Teen hockey players hailed as heroes in stopping Park Ridge fire
Harrison Moore and four high school hockey teammates were heading home to Park Ridge from practice in Franklin Park Monday night when the 15-year-old spotted something out of the ordinary as the houses along North Dee Road flashed by in the darkness.
"I was looking out the window and saw a fire," said Moore, a student at Maine South High School. "I thought it was a campfire."
But a closer look revealed the flames were burning right outside the window of an attached garage and rising up to threaten the home's roof.
Harrison and his teammates sprang into action, calling 911, alerting the home's owners and then helping them keep the flames at bay until firefighters arrived to finish the job.
Now his eagle eye and the quick reaction of his Maine Hockey JV2 teammates are earning them praise as heroes by homeowners Linda and Paul DiFranco, as well as the Park Ridge Fire Department.
"This would have lit up like a Christmas tree," Linda DiFranco said of the home's roof, where flames were headed before the teens intervened. "That would have gone up and it would have been the whole house on fire within minutes."
After Harrison spotted the fire at about 9:36 p.m., driver John Spatz, 17, pulled over at the next side street five houses up the road. The five boys -- all Maine South classmates -- sprinted back to the DiFranco home.
Kyle Stinnett, 15, who joined the carpool that night, called 911. Meanwhile, 15-year-old Devin Schult was the first to reach the door and started banging on it and shouting.
Inside, Linda DiFranco was in the laundry room while her husband was in the living room, unaware of the fire outside. When Paul DiFranco opened the door, 16-year-old Joseph Reda gradually recognized why he had a familiar face.
"I thought ... that's my orthodontist!" Joseph said, recognizing DiFranco.
Reda and his teammates assisted the DiFrancos as they grabbed what help was immediately available -- she a fire extinguisher from the garage and he a garden hose from the opposite side of the house.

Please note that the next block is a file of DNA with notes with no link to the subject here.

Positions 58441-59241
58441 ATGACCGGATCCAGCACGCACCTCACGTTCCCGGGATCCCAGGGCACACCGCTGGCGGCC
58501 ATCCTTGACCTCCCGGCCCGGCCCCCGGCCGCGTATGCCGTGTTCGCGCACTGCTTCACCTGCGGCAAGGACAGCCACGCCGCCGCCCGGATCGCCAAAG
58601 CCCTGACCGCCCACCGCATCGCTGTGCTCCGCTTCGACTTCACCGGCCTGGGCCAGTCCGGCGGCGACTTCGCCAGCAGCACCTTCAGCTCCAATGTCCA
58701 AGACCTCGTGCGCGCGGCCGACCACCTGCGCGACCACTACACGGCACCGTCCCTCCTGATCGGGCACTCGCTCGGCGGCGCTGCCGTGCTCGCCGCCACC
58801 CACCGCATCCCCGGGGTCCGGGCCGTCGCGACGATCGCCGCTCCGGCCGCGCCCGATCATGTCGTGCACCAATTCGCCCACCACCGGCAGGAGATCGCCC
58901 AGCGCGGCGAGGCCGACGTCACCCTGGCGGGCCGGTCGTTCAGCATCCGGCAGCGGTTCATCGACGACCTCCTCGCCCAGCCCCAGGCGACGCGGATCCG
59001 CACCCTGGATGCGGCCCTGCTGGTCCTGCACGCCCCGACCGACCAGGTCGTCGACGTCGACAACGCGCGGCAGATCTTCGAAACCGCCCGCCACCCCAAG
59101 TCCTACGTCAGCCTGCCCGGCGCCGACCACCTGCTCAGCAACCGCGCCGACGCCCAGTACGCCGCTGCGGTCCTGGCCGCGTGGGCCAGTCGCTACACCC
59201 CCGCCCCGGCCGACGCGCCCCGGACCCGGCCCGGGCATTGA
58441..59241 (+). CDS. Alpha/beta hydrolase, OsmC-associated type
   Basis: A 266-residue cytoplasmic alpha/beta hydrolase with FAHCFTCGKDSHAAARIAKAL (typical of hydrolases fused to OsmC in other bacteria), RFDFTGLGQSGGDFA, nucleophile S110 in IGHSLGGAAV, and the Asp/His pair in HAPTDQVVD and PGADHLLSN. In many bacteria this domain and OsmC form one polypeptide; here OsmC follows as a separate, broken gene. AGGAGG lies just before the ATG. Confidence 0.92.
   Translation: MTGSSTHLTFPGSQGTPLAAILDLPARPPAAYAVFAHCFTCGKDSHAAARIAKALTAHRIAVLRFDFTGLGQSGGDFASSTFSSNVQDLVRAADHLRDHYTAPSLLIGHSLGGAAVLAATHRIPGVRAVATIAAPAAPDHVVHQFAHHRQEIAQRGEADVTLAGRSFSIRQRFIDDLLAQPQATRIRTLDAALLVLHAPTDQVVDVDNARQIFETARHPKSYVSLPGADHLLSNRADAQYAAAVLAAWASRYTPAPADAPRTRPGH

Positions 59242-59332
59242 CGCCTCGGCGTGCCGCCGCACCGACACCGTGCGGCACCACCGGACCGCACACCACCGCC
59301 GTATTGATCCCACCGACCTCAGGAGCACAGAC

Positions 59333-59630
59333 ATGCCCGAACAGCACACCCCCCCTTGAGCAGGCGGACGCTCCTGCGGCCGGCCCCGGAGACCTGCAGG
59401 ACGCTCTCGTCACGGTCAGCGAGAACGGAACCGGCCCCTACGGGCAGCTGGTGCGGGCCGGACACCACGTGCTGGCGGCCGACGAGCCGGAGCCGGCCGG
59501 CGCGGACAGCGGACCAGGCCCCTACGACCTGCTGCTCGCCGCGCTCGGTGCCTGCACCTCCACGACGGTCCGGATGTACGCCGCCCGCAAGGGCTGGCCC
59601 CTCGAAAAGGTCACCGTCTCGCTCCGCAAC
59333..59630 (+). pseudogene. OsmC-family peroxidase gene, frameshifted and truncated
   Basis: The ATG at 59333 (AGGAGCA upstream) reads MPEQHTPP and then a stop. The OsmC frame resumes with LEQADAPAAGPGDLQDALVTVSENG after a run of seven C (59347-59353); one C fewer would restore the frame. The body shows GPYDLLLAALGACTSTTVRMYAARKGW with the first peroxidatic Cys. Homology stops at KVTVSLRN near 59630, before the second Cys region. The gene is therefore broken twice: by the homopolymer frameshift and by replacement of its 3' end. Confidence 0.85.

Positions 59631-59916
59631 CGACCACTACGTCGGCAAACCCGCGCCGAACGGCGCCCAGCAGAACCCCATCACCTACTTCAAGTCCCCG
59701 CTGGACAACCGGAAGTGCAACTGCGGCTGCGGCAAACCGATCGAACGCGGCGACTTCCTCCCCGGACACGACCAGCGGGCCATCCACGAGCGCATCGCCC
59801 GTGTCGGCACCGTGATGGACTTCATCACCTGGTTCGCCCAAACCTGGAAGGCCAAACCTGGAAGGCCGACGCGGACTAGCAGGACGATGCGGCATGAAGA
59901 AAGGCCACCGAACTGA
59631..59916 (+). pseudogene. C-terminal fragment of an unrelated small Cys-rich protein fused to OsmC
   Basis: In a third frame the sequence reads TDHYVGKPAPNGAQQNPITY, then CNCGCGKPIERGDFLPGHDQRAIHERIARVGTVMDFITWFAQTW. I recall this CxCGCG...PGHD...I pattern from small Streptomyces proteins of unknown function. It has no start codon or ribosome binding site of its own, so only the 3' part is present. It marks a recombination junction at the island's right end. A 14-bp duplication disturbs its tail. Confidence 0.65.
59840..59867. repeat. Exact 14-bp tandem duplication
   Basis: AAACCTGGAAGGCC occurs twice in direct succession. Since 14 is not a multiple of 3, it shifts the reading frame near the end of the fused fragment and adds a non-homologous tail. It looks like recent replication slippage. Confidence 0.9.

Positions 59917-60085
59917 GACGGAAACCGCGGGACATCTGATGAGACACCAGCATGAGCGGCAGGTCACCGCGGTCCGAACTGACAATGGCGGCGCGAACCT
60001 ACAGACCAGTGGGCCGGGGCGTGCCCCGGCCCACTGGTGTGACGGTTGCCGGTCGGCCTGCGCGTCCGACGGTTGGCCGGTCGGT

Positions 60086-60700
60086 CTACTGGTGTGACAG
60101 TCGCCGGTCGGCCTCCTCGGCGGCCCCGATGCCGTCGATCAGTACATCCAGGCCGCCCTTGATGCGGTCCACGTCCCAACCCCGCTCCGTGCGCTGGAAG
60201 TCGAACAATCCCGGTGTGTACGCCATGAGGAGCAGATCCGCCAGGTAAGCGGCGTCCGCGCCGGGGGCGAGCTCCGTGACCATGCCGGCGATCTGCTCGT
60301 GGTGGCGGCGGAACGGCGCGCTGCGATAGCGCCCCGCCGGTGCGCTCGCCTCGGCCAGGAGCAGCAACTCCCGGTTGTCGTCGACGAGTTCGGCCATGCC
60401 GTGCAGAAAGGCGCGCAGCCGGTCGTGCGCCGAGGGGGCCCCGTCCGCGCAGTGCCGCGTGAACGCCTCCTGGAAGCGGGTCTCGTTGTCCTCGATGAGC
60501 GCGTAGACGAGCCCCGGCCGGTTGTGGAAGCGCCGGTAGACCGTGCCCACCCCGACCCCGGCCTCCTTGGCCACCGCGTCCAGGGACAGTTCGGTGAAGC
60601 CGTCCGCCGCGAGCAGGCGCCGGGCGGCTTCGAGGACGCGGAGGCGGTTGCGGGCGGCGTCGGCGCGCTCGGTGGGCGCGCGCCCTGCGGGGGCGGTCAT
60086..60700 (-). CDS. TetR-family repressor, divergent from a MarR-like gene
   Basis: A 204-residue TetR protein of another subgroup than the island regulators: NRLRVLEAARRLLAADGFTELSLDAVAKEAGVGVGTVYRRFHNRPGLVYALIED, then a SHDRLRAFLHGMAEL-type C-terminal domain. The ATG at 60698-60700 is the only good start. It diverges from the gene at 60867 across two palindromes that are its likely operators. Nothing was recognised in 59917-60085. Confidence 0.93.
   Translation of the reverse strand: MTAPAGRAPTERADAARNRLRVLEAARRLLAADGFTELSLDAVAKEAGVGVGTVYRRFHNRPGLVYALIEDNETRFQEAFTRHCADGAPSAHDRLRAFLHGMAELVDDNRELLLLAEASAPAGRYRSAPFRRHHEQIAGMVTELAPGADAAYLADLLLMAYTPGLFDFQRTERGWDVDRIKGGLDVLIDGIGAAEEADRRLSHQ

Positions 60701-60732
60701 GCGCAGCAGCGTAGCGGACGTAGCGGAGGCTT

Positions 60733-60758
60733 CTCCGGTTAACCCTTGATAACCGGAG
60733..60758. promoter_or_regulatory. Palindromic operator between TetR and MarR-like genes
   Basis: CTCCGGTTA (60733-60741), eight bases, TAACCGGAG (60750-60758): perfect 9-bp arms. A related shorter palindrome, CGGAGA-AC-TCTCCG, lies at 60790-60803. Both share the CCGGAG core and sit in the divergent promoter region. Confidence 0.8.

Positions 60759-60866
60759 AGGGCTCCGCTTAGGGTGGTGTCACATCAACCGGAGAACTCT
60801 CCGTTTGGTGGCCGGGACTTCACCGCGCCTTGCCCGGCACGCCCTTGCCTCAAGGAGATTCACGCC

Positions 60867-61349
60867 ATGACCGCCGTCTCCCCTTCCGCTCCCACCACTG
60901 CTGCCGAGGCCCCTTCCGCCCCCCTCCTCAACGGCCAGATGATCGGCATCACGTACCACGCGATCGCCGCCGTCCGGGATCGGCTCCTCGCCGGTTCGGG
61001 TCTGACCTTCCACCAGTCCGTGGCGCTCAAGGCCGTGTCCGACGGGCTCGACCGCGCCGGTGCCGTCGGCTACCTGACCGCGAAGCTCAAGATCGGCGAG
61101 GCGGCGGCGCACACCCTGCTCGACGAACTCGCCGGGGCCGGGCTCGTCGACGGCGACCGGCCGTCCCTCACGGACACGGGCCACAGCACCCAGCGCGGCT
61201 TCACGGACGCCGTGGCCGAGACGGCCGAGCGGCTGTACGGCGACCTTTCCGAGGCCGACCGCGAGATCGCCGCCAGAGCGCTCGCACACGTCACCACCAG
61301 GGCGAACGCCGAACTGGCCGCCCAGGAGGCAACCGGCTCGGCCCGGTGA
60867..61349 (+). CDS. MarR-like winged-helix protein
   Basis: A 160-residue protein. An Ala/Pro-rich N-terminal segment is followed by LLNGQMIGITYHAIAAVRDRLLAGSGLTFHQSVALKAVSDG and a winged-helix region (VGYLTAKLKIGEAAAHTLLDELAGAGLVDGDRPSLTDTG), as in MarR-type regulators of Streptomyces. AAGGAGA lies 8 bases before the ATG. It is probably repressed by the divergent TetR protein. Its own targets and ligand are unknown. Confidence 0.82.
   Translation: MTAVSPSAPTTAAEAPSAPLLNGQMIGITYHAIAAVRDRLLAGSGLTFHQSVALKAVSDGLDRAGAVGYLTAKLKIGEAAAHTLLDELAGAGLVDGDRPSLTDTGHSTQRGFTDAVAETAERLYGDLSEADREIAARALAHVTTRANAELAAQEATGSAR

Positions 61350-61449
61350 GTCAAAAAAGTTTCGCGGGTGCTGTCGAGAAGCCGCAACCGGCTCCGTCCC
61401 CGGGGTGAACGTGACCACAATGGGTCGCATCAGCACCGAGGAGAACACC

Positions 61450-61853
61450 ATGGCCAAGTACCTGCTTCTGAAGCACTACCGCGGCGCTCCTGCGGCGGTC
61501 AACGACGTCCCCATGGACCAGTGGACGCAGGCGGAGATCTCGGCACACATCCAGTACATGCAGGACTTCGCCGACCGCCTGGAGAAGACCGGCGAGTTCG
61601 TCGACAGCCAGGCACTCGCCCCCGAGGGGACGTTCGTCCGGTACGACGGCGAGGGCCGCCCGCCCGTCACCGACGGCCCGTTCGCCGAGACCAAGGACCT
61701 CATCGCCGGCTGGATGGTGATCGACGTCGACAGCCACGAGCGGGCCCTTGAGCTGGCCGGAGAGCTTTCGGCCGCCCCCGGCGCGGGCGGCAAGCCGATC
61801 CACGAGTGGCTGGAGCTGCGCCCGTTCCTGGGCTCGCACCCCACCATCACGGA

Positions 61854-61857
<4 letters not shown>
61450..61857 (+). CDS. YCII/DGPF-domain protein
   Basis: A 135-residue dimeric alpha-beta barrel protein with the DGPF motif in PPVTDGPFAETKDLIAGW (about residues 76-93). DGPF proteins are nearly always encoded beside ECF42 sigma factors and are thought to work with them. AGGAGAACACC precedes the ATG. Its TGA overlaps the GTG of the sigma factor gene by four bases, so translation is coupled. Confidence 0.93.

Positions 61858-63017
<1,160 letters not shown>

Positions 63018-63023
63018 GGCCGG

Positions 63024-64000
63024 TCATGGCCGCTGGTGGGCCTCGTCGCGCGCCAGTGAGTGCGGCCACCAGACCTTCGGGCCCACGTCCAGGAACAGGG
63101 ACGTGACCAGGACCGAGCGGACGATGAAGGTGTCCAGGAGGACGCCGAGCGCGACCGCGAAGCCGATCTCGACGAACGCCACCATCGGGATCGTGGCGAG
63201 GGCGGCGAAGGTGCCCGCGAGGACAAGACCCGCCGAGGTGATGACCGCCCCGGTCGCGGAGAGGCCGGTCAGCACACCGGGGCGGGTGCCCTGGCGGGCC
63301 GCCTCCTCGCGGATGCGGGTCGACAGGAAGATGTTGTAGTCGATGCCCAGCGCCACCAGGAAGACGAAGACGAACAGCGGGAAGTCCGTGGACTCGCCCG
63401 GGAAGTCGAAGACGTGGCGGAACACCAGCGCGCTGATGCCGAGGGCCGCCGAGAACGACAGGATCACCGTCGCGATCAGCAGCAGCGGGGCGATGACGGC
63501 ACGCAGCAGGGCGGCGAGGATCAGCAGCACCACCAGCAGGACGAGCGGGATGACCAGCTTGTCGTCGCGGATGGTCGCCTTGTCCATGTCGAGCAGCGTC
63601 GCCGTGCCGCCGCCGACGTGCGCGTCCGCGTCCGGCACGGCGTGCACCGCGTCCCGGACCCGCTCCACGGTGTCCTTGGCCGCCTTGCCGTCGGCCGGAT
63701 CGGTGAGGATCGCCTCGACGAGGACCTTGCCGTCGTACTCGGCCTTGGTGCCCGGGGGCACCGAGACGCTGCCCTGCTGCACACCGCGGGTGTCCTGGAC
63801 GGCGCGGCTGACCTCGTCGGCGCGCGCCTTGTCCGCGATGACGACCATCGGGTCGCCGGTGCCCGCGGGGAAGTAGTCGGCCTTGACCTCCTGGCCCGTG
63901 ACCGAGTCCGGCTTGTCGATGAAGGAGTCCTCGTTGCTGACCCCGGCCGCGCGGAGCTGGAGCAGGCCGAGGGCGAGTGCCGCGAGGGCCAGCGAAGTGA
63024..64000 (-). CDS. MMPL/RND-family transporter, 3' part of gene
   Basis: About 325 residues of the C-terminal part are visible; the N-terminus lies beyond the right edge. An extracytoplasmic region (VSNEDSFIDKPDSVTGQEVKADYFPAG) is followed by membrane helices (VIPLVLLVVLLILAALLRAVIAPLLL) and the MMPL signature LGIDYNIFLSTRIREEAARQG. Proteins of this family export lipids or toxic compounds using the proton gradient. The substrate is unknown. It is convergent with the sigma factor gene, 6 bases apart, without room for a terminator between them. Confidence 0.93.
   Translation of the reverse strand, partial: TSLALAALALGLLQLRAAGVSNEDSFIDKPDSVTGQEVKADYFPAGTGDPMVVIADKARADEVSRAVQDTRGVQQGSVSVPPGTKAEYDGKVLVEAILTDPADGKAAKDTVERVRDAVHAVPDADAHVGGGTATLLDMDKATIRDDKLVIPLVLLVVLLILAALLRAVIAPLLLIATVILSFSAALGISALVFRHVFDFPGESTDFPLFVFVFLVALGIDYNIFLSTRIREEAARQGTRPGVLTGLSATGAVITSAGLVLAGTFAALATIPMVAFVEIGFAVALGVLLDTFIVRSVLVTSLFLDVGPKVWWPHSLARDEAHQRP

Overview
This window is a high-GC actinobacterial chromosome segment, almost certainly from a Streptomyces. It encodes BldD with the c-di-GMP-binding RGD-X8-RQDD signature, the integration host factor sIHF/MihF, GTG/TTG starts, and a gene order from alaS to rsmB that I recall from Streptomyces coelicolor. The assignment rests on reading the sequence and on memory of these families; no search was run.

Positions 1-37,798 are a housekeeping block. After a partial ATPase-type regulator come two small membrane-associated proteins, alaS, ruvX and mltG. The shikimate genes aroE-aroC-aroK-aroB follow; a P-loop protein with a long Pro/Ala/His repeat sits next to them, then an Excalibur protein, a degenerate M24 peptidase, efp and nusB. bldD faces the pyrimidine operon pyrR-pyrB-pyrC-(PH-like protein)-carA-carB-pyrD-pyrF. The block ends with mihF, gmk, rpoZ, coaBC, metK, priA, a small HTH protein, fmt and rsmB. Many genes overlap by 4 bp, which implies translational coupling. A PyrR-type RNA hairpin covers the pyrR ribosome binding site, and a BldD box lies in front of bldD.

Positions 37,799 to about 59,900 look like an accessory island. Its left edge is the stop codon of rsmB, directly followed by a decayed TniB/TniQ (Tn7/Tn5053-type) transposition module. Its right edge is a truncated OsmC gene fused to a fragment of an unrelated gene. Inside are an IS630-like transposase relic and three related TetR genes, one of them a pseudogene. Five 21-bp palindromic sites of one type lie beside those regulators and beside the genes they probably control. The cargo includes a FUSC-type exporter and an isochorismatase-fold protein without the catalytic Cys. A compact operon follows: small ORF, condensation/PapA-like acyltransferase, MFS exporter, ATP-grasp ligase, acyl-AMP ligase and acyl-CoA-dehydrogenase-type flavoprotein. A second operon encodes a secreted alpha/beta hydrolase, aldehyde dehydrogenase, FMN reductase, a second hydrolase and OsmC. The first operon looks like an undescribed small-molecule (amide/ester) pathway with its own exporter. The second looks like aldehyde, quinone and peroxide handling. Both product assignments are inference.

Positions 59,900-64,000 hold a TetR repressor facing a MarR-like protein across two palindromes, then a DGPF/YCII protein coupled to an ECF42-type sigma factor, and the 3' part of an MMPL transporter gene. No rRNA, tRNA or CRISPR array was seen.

Linda DiFranco said she emptied the entire extinguisher into the flames. The fire appeared to go out, but started to reignite soon after, leaving the garden hose as the next best option.
Park Ridge Fire Lt. Kevin Plach said the fire was largely out by the time firefighters arrived, leaving them the task of making certain it was extinguished and the house was safe.
Best of all, he had no criticism for the well-organized division of labor the five boys instinctively came up with to address the danger they'd stumbled upon.
"It was one of the best things you could do," Plach said. "It turned out well."
Paul DiFranco said he immediately suspected from its location that the fire had something to do with oilcloths and other equipment stored there for the night by painters who had been working on the outside of the house.
Plach said that while the exact cause of the fire has yet to be determined, polyurethane paints on rags can oxidize and spontaneously ignite given time if packed together or otherwise disposed of improperly. It's still unknown whether an electrical outlet near the bundled cloths also may have played a role, he said.
As a fire can double in size every minute, Plach said he couldn't guess what the impact on the house would have been if the boys hadn't helped get an early start on the fight.
But Paul DiFranco noted that his car with a full tank of gas was parked in the garage next to where the fire started.
"We were really lucky," he said.
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